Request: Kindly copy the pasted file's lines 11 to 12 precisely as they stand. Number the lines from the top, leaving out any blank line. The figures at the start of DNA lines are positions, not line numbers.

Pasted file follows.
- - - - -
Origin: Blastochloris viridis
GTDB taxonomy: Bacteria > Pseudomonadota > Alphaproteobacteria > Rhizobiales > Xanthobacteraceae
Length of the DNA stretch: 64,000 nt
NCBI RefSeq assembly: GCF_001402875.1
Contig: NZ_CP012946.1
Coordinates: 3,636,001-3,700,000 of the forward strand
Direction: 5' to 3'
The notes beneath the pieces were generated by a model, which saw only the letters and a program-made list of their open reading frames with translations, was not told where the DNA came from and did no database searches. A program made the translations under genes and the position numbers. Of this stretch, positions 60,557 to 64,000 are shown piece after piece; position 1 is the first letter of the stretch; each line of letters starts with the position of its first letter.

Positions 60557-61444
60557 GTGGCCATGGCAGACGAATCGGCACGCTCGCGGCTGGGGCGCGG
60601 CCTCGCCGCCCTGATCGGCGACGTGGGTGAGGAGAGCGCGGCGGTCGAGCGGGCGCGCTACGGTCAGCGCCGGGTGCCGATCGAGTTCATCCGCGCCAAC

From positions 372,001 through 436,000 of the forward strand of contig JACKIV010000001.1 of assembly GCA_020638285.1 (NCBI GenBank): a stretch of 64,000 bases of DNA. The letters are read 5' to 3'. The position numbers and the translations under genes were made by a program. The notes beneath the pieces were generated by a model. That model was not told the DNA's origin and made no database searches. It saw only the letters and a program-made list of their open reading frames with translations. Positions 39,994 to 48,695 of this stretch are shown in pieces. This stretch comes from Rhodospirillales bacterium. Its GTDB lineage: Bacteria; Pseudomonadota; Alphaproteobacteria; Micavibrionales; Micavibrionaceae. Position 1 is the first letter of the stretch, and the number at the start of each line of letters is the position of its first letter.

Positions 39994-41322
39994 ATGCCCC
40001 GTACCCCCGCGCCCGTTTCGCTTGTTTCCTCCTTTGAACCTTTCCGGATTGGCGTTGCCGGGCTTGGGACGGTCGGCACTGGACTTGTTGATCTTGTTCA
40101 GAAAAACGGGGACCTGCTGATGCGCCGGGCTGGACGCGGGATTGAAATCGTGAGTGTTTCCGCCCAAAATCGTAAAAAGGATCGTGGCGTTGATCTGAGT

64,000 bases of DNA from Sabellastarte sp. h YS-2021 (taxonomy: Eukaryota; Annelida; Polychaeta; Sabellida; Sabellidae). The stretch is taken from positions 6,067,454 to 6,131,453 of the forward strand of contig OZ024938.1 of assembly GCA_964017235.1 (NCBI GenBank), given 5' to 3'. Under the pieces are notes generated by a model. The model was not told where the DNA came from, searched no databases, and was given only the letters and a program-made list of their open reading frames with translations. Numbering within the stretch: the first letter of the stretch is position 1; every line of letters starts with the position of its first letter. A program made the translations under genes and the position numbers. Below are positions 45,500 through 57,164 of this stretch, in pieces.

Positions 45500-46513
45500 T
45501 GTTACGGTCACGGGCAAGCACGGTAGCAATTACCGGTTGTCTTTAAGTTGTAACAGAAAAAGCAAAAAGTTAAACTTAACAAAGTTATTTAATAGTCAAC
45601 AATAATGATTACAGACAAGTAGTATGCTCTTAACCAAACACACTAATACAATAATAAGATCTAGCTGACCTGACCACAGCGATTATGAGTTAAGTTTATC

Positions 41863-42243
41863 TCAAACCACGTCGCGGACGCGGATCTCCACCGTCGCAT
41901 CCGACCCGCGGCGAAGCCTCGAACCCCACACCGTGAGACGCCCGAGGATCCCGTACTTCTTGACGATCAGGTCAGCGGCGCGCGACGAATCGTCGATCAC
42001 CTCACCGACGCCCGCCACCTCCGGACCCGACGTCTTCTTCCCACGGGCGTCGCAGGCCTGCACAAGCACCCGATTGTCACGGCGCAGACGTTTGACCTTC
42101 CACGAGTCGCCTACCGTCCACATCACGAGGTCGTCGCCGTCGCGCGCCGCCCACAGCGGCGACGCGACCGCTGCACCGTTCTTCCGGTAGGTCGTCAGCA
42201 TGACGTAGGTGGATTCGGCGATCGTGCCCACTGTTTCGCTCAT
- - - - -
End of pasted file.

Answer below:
60601 CCTCGCCGCCCTGATCGGCGACGTGGGTGAGGAGAGCGCGGCGGTCGAGCGGGCGCGCTACGGTCAGCGCCGGGTGCCGATCGAGTTCATCCGCGCCAAC

From positions 372,001 through 436,000 of the forward strand of contig JACKIV010000001.1 of assembly GCA_020638285.1 (NCBI GenBank): a stretch of 64,000 bases of DNA. The letters are read 5' to 3'. The position numbers and the translations under genes were made by a program. The notes beneath the pieces were generated by a model. That model was not told the DNA's origin and made no database searches. It saw only the letters and a program-made list of their open reading frames with translations. Positions 39,994 to 48,695 of this stretch are shown in pieces. This stretch comes from Rhodospirillales bacterium. Its GTDB lineage: Bacteria; Pseudomonadota; Alphaproteobacteria; Micavibrionales; Micavibrionaceae. Position 1 is the first letter of the stretch, and the number at the start of each line of letters is the position of its first letter.